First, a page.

a layer of natural ice-sheet resting on the bottom of said body of water;
ice blocks stacked on top of said layer so that the top of at least some of the ice blocks extend above the surface of said body of water, said ice blocks are mined from the natural ice sheet surrounding said island and cooled by storing them in contact with the air.

The subject matter of this invention is related to co-pending patent application Ser. No. 233,353 entitled "Ice-Island Construction," filed Feb. 11, 1981, Gordon F. N. Cox and Kenneth G. Nolte, inventors.


This invention relates to ice island construction in marine areas covered by natural sea ice. In some parts of the United States off the coast of Alaska, sea ice, which may be six to seven or more feet in thickness, covers a large portion of the ocean immediately surrounding the shore area. This ice sheet may sometimes be attached to the surrounding beaches but more likely it will be detached and some of the ice sheet moves at a slow rate, e.g., two feet per day. Although this is a slow rate, the movement of the ice can exert considerable loads on offshore structures. A lot of the ice sheet is over relatively shallow water, e.g., 20 feet, and covers some of the geological structures which may contain petroleum. Thus, it is desirable to drill oil and gas wells in these areas. This can be done from fixed platforms by making an island out of gravel and the like. However, merely putting the drilling platform on steel piles is not normally satisfactory inasmuch as it is not always possible to build a pile-founded platform of sufficient strength to withstand the force of the moving ice. Other methods which have been suggested are the use of ice islands. The present invention is an improved method of construction of ice islands.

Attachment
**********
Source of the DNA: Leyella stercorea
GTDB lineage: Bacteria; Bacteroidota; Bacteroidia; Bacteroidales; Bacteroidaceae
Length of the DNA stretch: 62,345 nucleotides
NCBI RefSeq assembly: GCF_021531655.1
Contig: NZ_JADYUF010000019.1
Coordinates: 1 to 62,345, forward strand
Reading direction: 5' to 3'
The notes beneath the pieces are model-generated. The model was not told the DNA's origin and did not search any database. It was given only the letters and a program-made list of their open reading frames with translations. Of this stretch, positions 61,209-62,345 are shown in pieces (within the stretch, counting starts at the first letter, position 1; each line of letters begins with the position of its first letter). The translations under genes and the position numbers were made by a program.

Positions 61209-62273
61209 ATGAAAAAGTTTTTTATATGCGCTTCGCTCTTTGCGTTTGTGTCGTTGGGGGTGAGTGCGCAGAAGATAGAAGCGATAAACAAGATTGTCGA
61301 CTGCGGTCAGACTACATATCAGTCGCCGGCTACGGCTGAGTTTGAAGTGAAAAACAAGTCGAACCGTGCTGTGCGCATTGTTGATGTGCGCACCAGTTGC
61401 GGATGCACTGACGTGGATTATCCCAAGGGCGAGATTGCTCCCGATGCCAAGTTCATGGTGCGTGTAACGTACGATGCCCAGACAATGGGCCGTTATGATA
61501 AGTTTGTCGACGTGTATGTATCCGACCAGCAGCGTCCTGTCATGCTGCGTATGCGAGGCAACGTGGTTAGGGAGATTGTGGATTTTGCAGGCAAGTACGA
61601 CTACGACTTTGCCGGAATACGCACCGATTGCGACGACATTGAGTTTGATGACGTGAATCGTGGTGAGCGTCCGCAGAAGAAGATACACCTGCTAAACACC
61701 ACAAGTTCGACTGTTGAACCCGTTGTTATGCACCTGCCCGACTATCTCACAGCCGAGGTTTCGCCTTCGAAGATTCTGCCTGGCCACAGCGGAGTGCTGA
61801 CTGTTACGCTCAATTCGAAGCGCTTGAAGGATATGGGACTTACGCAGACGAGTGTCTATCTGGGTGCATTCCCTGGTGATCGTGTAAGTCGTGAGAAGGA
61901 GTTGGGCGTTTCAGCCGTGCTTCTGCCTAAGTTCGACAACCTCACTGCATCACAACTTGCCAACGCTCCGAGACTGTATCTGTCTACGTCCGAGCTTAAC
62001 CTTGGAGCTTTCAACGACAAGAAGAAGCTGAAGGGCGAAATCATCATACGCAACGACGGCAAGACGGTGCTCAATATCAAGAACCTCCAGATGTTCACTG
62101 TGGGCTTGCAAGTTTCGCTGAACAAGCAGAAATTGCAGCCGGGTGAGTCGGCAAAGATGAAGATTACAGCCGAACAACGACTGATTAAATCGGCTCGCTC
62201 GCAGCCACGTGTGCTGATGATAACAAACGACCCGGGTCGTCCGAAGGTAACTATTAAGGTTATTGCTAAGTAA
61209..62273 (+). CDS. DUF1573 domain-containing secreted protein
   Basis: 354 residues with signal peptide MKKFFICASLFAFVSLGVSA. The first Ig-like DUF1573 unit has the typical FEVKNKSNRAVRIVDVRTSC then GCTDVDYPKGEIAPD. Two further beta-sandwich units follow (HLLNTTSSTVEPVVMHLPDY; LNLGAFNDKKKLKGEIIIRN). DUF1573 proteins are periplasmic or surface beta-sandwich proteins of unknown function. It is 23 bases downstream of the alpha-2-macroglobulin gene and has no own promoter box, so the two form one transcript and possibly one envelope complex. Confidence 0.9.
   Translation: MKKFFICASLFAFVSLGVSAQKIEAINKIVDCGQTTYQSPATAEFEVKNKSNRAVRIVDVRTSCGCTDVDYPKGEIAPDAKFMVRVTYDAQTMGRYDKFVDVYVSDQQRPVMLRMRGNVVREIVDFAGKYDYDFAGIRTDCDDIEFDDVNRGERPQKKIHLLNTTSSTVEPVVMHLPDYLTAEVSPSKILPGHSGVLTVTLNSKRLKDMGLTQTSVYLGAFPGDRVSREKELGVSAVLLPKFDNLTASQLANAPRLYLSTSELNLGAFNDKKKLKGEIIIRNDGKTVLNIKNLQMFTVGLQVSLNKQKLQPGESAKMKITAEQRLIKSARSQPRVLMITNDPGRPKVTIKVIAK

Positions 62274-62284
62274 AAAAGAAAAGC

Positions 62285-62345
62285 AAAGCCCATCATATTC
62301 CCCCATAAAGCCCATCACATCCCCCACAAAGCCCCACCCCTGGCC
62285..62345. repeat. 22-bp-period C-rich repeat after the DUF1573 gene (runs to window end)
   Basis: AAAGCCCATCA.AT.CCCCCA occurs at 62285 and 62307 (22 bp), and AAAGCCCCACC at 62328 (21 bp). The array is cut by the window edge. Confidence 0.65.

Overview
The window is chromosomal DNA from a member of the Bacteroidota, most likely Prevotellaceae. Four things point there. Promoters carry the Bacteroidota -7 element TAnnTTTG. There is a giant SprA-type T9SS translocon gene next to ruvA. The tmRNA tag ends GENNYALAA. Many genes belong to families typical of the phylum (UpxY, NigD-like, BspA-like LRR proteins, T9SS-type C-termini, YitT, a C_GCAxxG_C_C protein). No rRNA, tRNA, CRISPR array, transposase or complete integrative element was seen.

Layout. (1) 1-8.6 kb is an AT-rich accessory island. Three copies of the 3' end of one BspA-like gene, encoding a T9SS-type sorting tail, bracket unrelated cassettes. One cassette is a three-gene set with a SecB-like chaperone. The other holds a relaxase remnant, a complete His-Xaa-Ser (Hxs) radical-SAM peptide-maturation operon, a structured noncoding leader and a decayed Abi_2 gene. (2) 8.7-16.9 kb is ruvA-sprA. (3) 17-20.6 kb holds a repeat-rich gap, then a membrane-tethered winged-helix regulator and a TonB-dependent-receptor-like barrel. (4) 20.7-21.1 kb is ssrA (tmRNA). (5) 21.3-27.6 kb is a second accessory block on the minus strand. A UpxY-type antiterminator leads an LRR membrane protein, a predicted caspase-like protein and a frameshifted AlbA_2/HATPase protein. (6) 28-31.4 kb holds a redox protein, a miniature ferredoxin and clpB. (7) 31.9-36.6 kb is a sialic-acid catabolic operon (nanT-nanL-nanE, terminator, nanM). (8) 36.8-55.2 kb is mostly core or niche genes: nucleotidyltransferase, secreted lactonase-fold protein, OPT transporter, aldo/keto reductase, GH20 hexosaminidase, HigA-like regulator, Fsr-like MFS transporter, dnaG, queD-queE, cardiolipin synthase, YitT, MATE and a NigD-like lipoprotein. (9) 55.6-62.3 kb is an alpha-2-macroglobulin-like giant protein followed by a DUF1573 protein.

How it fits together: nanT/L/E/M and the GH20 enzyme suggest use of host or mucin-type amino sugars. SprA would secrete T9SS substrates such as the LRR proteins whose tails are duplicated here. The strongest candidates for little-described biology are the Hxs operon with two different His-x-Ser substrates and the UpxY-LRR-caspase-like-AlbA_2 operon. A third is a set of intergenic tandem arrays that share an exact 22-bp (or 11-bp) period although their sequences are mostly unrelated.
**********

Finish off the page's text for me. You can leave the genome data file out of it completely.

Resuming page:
This covers a method of constructing an artificial ice island in a marine body covered at least partially by sheet ice in an environment of subfreezing temperatures. Natural and man-made sea ice is composed of sea ice crystals made up of pure ice, liquid brine inclusions, and solid salts. As the ice temperature or salinity increases, the ice brine volume increases via phase relationships. The greater the ice brine volume, the weaker the ice. Fresh water ice is also stronger than sea ice. Further, brine tends to migrate in ice from top to bottom and weakens the bottom of the ice.

In our preferred embodiment for constructing an artificial ice island, we first mine blocks of ice from the natural ice sheet in the surrounding area. We then cool these mined blocks by stacking or storing them such that the air has contact with a good part of the ice block. Inasmuch as the ice blocks are relatively small, e.g., 2󫶚 feet, the blocks will rapidly approach the ambient temperature.